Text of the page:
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From David Blevins <>
Subject Re: API and serialization compatibility, was: Build Failure
Date Thu, 19 May 2005 16:35:20 GMT
On Wed, May 18, 2005 at 09:04:07PM -0700, Jeremy Boynes wrote:
> David Blevins wrote:
> >
> >I know exactly how much room for error there is as well as the amount
> >forethought and code required to guarantee even a small amout of
> >future compatibility.  Using SUIDs alone does not cut it. I'm not
> >arguing it's impossible, I'm arguing that it's unrealistic and
> >unreliable at best.
> >
> I think you're looking at it backward - without a crystal ball you don't 
> know what future versions of the class will look like. It is the 
> responsbility of the evolved class to handle upgrading older data.

You won't know what order the fields were written to the stream, so unless you had the forethought
to write them yourself from the get-go, you will be extremely limited on what you can do later.

Even renaming a private variable would be impossible without planning ahead.

> >The major technical difference between xml data and object
> >serialization data is that xml data can still be parsed even if the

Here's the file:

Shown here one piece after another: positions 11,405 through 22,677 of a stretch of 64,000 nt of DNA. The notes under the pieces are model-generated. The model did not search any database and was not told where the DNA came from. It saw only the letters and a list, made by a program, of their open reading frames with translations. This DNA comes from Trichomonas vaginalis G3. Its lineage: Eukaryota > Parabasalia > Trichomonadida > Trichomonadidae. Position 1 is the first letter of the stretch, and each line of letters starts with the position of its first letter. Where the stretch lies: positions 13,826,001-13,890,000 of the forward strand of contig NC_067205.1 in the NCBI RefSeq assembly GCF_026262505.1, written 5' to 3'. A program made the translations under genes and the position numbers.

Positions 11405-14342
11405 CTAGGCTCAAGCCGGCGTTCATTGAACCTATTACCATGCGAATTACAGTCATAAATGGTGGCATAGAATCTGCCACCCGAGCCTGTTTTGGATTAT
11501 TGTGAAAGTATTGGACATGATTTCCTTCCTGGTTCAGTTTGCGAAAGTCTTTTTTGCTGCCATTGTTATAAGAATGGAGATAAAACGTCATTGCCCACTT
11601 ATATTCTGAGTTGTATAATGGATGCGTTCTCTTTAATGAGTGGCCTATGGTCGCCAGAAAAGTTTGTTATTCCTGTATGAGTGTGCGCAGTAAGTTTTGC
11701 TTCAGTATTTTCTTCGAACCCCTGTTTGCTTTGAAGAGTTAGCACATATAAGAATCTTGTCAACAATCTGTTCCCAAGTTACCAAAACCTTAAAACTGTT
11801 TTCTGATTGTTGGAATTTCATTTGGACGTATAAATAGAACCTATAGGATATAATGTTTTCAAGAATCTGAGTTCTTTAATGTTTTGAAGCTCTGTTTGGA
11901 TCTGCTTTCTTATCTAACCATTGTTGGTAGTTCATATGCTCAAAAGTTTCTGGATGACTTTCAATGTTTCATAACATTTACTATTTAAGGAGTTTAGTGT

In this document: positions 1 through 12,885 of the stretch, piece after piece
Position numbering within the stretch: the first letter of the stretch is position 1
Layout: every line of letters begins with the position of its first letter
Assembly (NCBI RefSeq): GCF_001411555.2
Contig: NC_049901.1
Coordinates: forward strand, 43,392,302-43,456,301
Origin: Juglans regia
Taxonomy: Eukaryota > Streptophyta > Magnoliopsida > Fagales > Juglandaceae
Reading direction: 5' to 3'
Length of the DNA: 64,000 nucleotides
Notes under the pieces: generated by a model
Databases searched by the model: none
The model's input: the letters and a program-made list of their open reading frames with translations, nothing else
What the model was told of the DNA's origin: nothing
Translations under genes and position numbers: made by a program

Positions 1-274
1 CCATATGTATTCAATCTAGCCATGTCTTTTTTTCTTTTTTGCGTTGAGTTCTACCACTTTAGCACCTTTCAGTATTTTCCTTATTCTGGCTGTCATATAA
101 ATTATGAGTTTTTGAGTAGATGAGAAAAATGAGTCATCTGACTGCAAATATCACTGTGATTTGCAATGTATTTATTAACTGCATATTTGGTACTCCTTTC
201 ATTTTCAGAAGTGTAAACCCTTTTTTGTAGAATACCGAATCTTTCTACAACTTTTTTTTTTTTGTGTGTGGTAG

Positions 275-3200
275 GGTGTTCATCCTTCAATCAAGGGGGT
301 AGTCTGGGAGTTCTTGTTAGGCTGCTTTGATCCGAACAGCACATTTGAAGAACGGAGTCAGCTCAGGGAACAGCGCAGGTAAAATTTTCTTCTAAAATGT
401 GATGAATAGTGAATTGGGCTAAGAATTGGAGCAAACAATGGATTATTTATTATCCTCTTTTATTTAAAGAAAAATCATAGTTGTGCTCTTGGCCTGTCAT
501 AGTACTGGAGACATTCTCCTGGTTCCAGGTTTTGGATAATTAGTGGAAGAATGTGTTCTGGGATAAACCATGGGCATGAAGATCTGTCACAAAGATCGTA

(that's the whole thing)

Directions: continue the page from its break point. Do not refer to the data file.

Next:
> >schema has changed. The same is not true of serialized object data.
> Why? You can parse a stream of bytes as easily as you can parse a stream 
> of characters. Whether you can use the result of the parse will depend 
> on the semantic content of the new infoset - you can create incompatible 
> XML schemas as well.

Simple, a well-formed XML document is always parseable weather or not you choose to validate
it against the schema.  Changing element name, orders, or types can be dealt with later. 
This is not the case with object serialization where the class metadata is written to the
stream and you have no idea what it looks like.

You cannot see, use, create, or predict the order of the class metadata written to the stream.
 I would hardly say it's any comparison to XML Schema.

As I keep saying, with the proper amount of forethought and code, you can get a very limited
amount of compatibility with serialization between class file versions, but it's unrealistic
and unreliable at best.

Unless you can convince everyone to do that, this entire thread is moot regardless of what
you or I think, and our existing system will never serve as a reliable way to store configuration
data across upgrades or patches.


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